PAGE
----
Saturday, October 11, 2008

I might not believe, but I can still appreciate

My wife, her parents, and I visited Sterkfontein Caves in the Cradle of Humankind last weekend. Sterkfontein is famous for hominid fossils that have been excavated there; it is one of four sites in the world, all of which are in South Africa, where fossils of the hominid Australopithecus africanus have been found, and currently a full skeleton of a 3 million year old specimen, fondly named “Little Foot”, is being painstakingly removed from the wall of one of the chambers.

My wife and her parents are Christian. In fact, her parents are retired missionaries who worked in rural KwaZulu-Natal for many years. But all three are comfortable with evolutionary theory. I guess I’m quite lucky, as a person who believes in evolution, to have many Christian friends who don’t view evolution as a threat to their faith, and this always makes for interesting discussion! In fact, most of the Christians I currently know would consider themselves theistic evolutionists, albeit of differing persuasions.

While we were waiting for the cave tour to begin, Cori, her parents, and I had an interesting discussion revolving around the question of whether Christians, who don’t believe in evolution, can come to the caves and, despite not believing, still at least acknowledge the depth of work that palaeontologists have done, and have some appreciation of the importance and beauty of the site. After all, I – as an ex-Christian – can still visit St Paul’s cathedral and stand in awe at its splendour, and I can still appreciate the impact that Christianity has had on art, literature and culture. I guess the question we were grappling with was: can a person have appreciation for a site like this, despite the fact that they might not agree with what it teaches?

By the way, if any of you are around in the Johannesburg area, do yourself a favour, visit Sterkfontein, and take one of the cave tours. It is incredibly fascinating.


CyberKitten said...

Kevin asked: can a person have appreciation for a site like this, despite the fact that they might not agree with what it teaches?

Yes. I love visiting religious sites around the world and make a point of going to them whenever I'm in the area.

Anonymous said...

Hi Kevin ~

I recently found your blog by complete accident. I was hoping to find ex-Christian blogs were people were, at least, civil in their discussions about religion. Your blog is wonderful. Cori's is incredible, too.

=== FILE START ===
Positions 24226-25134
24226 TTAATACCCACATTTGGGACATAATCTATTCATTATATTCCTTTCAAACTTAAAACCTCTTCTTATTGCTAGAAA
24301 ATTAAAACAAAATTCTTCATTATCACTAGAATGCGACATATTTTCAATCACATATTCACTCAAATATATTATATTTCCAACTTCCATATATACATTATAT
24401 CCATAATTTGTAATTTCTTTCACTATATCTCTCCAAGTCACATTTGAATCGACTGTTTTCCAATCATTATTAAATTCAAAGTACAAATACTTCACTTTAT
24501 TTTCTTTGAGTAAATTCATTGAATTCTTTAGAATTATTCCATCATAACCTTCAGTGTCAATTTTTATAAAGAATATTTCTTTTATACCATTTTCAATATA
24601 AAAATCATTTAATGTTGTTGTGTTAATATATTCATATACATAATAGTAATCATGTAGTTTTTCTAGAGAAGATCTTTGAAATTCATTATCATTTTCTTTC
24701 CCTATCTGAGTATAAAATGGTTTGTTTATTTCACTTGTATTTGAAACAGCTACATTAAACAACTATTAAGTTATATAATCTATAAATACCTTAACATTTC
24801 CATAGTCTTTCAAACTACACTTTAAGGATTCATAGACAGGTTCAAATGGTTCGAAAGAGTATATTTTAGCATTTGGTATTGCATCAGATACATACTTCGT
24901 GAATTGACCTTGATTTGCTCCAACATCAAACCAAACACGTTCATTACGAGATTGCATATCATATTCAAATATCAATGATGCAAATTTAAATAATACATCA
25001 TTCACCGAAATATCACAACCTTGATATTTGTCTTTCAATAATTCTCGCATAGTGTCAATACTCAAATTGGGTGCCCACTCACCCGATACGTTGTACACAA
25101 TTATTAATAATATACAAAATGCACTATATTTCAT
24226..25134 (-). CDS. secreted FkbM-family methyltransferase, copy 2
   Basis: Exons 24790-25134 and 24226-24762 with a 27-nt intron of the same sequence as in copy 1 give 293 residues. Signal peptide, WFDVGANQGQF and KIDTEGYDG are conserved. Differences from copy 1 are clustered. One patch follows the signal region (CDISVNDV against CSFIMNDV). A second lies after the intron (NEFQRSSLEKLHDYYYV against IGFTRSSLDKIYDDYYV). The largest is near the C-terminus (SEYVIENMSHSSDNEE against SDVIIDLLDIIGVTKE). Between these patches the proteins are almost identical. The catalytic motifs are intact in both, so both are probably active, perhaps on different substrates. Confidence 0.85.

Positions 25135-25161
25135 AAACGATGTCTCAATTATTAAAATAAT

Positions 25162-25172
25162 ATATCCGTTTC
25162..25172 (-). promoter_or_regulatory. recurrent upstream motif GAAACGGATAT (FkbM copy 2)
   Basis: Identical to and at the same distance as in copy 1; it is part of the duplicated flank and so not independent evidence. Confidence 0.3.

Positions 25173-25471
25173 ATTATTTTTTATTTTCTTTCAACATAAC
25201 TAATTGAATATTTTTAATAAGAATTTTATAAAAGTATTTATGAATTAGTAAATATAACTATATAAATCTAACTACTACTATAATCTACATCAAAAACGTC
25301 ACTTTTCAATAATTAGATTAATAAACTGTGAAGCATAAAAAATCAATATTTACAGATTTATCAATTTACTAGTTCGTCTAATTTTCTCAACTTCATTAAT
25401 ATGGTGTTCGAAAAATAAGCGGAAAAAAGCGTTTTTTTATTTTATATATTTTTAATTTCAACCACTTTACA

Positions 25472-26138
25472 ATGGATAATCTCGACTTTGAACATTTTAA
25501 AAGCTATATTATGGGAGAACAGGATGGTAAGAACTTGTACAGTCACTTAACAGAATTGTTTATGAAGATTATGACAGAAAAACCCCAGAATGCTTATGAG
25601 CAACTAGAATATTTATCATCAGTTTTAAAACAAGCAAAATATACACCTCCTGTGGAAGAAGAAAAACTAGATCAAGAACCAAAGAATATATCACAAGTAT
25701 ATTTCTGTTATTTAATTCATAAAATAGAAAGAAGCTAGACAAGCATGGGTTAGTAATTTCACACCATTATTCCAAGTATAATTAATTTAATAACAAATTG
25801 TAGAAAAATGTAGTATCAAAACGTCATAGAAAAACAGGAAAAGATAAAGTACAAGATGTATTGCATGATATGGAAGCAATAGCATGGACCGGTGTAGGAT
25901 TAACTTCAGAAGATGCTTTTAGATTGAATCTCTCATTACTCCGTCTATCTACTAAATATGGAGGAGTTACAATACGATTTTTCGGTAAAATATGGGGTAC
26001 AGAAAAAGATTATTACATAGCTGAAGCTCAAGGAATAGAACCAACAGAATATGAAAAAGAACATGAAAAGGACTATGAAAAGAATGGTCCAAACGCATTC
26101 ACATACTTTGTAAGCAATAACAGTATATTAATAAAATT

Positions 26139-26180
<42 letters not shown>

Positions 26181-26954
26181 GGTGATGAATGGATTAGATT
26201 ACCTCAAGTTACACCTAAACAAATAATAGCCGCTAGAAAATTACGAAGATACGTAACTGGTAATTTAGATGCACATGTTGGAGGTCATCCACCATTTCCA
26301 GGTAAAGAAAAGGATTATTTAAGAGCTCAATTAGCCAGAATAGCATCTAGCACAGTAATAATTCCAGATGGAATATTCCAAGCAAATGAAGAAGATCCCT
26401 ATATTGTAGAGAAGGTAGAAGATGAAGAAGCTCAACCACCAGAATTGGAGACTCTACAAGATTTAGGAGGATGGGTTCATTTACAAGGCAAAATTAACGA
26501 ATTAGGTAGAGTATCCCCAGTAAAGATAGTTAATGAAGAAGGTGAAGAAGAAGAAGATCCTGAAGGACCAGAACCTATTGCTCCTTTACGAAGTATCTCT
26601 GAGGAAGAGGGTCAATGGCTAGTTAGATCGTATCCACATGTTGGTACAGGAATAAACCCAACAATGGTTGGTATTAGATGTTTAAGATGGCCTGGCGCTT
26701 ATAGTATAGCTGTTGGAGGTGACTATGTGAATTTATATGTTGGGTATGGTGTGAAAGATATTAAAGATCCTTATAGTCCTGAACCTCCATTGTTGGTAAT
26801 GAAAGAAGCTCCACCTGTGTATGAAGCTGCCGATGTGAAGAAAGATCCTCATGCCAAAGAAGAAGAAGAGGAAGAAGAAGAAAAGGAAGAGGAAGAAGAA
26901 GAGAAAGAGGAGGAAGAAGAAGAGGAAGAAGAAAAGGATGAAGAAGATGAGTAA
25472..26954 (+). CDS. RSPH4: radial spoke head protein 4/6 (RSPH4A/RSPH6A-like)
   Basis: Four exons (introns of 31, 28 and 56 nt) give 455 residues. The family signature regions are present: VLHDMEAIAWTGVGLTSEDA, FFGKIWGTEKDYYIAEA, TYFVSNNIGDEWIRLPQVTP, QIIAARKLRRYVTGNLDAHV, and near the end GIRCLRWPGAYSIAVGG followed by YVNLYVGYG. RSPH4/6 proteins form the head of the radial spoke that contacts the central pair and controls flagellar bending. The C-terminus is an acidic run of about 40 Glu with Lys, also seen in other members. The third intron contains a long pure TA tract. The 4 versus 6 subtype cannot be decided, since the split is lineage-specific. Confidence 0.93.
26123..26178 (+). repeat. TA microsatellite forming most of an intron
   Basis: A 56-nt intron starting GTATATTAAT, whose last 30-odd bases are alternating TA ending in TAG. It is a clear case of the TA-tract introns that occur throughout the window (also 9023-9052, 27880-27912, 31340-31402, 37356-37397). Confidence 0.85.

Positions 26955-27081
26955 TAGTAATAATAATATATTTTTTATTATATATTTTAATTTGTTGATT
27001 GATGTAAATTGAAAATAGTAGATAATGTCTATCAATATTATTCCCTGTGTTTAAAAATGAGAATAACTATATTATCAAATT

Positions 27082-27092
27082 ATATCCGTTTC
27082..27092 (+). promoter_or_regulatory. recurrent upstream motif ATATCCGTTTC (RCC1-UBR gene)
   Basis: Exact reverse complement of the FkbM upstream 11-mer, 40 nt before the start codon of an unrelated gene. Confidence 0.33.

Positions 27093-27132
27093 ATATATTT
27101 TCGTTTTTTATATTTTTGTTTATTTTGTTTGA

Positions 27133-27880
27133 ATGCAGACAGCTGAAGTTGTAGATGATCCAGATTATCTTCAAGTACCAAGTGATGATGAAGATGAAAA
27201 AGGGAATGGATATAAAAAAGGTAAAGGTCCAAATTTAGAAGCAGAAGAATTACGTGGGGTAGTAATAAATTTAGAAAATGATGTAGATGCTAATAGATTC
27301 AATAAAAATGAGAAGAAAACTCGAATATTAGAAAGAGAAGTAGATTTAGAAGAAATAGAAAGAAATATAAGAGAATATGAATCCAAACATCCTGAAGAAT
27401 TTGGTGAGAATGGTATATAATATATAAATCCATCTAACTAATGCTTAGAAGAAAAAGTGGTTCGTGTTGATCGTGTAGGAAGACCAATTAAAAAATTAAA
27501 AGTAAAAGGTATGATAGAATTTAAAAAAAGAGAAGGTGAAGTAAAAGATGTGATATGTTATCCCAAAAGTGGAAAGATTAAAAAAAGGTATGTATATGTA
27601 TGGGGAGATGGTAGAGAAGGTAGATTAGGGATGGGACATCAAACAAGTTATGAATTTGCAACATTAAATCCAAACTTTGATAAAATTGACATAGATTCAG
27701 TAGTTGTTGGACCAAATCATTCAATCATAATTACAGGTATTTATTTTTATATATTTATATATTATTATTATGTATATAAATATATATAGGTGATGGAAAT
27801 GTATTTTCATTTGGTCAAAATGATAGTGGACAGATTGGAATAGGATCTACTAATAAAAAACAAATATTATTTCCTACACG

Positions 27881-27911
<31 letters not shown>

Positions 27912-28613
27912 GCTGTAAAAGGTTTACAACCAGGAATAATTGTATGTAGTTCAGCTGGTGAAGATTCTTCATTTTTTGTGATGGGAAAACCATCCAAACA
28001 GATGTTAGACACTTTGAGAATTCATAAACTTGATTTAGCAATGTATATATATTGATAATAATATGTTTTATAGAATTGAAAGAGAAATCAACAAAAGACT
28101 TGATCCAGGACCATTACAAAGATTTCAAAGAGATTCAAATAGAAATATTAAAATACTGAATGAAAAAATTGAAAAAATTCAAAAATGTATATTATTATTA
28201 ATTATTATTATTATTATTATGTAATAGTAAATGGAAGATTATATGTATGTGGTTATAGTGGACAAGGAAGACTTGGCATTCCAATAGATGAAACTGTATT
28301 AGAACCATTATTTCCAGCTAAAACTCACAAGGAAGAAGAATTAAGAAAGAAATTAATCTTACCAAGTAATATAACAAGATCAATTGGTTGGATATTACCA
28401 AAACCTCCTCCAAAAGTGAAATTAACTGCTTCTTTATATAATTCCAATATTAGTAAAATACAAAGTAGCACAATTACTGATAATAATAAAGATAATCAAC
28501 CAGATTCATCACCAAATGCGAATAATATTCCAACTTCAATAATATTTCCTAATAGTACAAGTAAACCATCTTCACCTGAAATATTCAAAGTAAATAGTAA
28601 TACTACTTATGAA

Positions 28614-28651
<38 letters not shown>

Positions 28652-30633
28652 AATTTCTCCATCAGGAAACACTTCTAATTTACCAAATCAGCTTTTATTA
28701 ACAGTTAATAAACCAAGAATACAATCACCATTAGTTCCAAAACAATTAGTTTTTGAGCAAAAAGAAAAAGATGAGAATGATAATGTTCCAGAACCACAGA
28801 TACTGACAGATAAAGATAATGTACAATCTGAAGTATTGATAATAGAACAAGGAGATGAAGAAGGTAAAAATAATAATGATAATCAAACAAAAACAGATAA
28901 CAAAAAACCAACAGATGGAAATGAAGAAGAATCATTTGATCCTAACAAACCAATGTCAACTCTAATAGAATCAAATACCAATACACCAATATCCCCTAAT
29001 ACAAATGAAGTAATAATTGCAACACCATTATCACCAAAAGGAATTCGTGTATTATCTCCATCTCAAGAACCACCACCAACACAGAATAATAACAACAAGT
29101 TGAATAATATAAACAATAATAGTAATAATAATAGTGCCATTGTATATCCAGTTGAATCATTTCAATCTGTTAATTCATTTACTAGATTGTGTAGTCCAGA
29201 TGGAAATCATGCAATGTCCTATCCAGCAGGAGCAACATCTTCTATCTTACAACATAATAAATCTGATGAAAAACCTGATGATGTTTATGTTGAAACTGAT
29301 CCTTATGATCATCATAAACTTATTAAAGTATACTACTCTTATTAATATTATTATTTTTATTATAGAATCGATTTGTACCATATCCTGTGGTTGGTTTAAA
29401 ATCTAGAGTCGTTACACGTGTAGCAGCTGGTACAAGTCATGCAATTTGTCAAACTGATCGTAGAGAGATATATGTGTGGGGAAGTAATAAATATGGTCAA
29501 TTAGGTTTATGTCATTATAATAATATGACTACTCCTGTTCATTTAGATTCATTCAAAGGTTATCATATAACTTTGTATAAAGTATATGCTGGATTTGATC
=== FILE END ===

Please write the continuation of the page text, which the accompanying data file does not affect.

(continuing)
Regarding your question: Yes, I believe they can, but think the number of those who Will do it is questionable. The more tightly we hold to our own ideas, the less likely I believe we're able to appreciate the world around us. It has been my experience that religious and/or anti-religious beliefs can bind the intellectual honesty people have running deep in their soul, therefore, our ability to appreciate any given idea/fact/thing gets minimized. The self imposed obligation to defend our mental territory binds us therefore, we don't allow ourselves to love questions. We don't live well with ignorance; sadly, in an attempt to calm our fear of the unknown we become narrow minded.

Bias has a hendering effect but when we stretch ourselves and try considering another ways of viewing life, I think that's when it's possible to appreciate things we'd otherwise cast aside.

Kevin Parry said...

Hi Cyberkitten. And welcome Connie!

Connie wrote
The self imposed obligation to defend our mental territory binds us

This is an excellent remark, and I think this is the main cause why debates surrounding atheism/theism and creationism/evolution become so polarised. Each side views the other as a threat. Even on this blog I have been guilty of sometimes arguing with a aggressive tone, but I guess we all get passionate sometimes :-)

The aim, I guess, is to try and foster dialogue and debate rather than aggression and mud slinging. And as you say, we need to stretch ourselves and consider other ways of viewing life.

Thank you for your comment.

Anonymous said...


You wrote, "...but I guess we all get passionate sometimes"

...yes, and isn't it wonderful? I think passion reveals our deep down, gut level self. It's where our greatest strengths and weaknesses co-exist. As much as we wish we understood life, there's so much about it we don't know, still, the intensity to express ourselves must come out. Paul Auster wrote, "We all burn with the fires of our own existence."

To me, passion is like a language which speaks in us. Some folks listen to it and some folks squelch it. When I do, it's not long before I feel caged. I'm glad when people speak passionately; it helps broaden my scope.

Having just found your and Cori's blog I can't wait to read more of your former posts and keep up with the new ones. Agreeing on everything is never my focus, it's learning and experiencing others lives that's soul satisfying to me. ~thanks for your comment.